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Thermal stress flow analysis in fabrication of acetabular shells using SLM

Version 2 2024-06-04, 11:49
Version 1 2017-11-14, 15:13
conference contribution
posted on 2024-06-04, 11:49 authored by AM Khorasani, Ian GibsonIan Gibson, M Goldberg, MM Movahedi, G Littlefair
Additive Manufacturing (AM), more popularly known as 3D Printing, is a process for producing functional artifacts by adding layers of materials from data generated directly from 3D solid CAD models. Additive Manufacturing (AM) is the formalized term for what used to be called Rapid Prototyping and what is commonly referred to as 3D Printing. The key to how AM works is that parts are made by adding layers of material; each layer corresponding to a thin cross-section of the part derived from the original CAD data. Although most AM machines produce parts using polymers, there are an increasing number of machines that can directly fabricate in metals. The majority of these machines fabricate from raw material in powder form using a directed energy beam to create a local melt zone. Total hip replacement is recommended for people who have medical issues related to excessive wear of the acetabular, osteoarthritis, accident or age. Researches have shown that large numbers of hip arthroplasties (where the articular surface of a musculoskeletal joint is replaced), hip remodelling, or realignment are carried out annually and will increase in the next few decades. Manufacturing of acetabular shells by using AM is a promising and emerging method that has a great potential to improve public health. Lost wax casting or investment casting is currently used to produce acetabular shells followed by lengthy and complex secondary processes such as machining and polishing. Living organs and medical models have intricate 3D shapes that are challenging to identity in X-ray CT images. These images are used for preparing treatment plans to improve the quality of the surgeries regarding waiting and surgery time per procedure and care regime. For instance, a limited number of hip replacement procedures can be carried out on each acetabulum due to a decrease of bone thickness. Rapid prototyping is a suitable treatment planning tool in complex cases to enhance the quality of surgical procedure and provide long-term stability that can be used to customize the shape and size of the acetabular shell. In this paper, to analyse the manufacturing of a prosthetic acetabular shell, built-up lines resulting from a thermal stress flow and process stopping during the selective laser melting (SLM) AM process, with regarding Gibbs free energy, interfacial energy, and equilibrium temperature will be discussed. Geometrical measurements showed 1.59% and 0.27% differences between the designed and manufactured prototype for inside and outside diameter respectively.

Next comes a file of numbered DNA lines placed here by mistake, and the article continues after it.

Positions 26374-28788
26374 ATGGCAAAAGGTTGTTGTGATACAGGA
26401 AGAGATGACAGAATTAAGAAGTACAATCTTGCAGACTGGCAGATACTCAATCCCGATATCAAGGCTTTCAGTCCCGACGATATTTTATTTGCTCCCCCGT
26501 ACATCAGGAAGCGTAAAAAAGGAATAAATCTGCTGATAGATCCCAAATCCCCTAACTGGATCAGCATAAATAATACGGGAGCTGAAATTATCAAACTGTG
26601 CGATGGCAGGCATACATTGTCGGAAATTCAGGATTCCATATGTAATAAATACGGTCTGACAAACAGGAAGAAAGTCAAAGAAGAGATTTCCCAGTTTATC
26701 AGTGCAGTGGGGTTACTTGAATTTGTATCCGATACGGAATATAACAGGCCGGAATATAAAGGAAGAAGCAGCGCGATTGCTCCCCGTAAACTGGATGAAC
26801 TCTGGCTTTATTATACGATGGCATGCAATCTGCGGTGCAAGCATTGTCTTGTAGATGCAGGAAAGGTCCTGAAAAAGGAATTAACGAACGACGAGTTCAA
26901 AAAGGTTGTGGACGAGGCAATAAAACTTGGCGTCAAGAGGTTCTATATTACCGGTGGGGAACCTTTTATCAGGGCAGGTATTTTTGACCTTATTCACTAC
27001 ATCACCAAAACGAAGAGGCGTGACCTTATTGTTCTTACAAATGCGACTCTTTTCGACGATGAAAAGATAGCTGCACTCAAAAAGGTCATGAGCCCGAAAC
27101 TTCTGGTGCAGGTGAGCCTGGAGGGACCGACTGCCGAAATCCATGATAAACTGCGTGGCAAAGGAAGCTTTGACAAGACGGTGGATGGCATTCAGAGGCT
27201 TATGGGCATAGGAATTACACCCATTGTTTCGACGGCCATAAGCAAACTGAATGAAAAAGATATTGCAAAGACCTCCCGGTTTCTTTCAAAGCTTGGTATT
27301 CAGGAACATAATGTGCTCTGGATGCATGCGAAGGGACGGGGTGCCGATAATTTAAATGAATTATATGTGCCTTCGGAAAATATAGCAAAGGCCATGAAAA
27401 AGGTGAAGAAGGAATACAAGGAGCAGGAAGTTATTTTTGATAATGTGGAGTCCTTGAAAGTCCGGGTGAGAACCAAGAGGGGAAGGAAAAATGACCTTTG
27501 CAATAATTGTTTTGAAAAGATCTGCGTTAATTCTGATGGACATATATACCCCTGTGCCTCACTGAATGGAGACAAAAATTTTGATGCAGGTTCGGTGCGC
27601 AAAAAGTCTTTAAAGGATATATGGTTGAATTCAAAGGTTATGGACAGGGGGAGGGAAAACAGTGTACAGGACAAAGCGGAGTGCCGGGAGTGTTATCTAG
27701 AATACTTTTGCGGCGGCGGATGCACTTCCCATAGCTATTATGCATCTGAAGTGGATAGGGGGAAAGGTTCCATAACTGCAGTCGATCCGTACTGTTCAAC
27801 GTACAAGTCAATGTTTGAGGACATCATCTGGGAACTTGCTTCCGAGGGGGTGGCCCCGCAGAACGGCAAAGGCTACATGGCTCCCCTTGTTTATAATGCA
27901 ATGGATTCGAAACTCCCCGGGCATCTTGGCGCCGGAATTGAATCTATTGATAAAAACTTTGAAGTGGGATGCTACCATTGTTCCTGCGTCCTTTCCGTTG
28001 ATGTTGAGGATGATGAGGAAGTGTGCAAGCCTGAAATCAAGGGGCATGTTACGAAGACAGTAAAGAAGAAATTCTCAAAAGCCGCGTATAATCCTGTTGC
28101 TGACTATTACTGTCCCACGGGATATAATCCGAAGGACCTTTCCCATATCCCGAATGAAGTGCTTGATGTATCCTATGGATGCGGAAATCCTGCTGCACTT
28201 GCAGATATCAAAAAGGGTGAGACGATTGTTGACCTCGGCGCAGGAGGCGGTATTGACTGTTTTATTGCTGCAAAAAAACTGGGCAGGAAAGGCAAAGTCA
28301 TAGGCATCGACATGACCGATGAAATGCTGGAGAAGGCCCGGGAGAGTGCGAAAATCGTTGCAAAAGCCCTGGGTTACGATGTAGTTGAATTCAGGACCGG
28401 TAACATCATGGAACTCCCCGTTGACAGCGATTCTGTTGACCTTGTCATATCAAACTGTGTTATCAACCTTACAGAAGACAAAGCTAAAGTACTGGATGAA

History

Pagination

297-307

Location

Geelong, Victoria

Start date

2016-12-05

End date

2016-12-08

ISSN

2518-6841

Language

eng

Publication classification

E Conference publication, E1 Full written paper - refereed

Copyright notice

2017, The Authors

Editor/Contributor(s)

Collins P, Gibson I

Title of proceedings

DesTech 2016: Proceedings of the International Conference on Design and Technology

Event

Design and Technology. International Conference (2016 : Geelong, Victoria)

Publisher

Knowledge E

Place of publication

Dubai, U.A.E.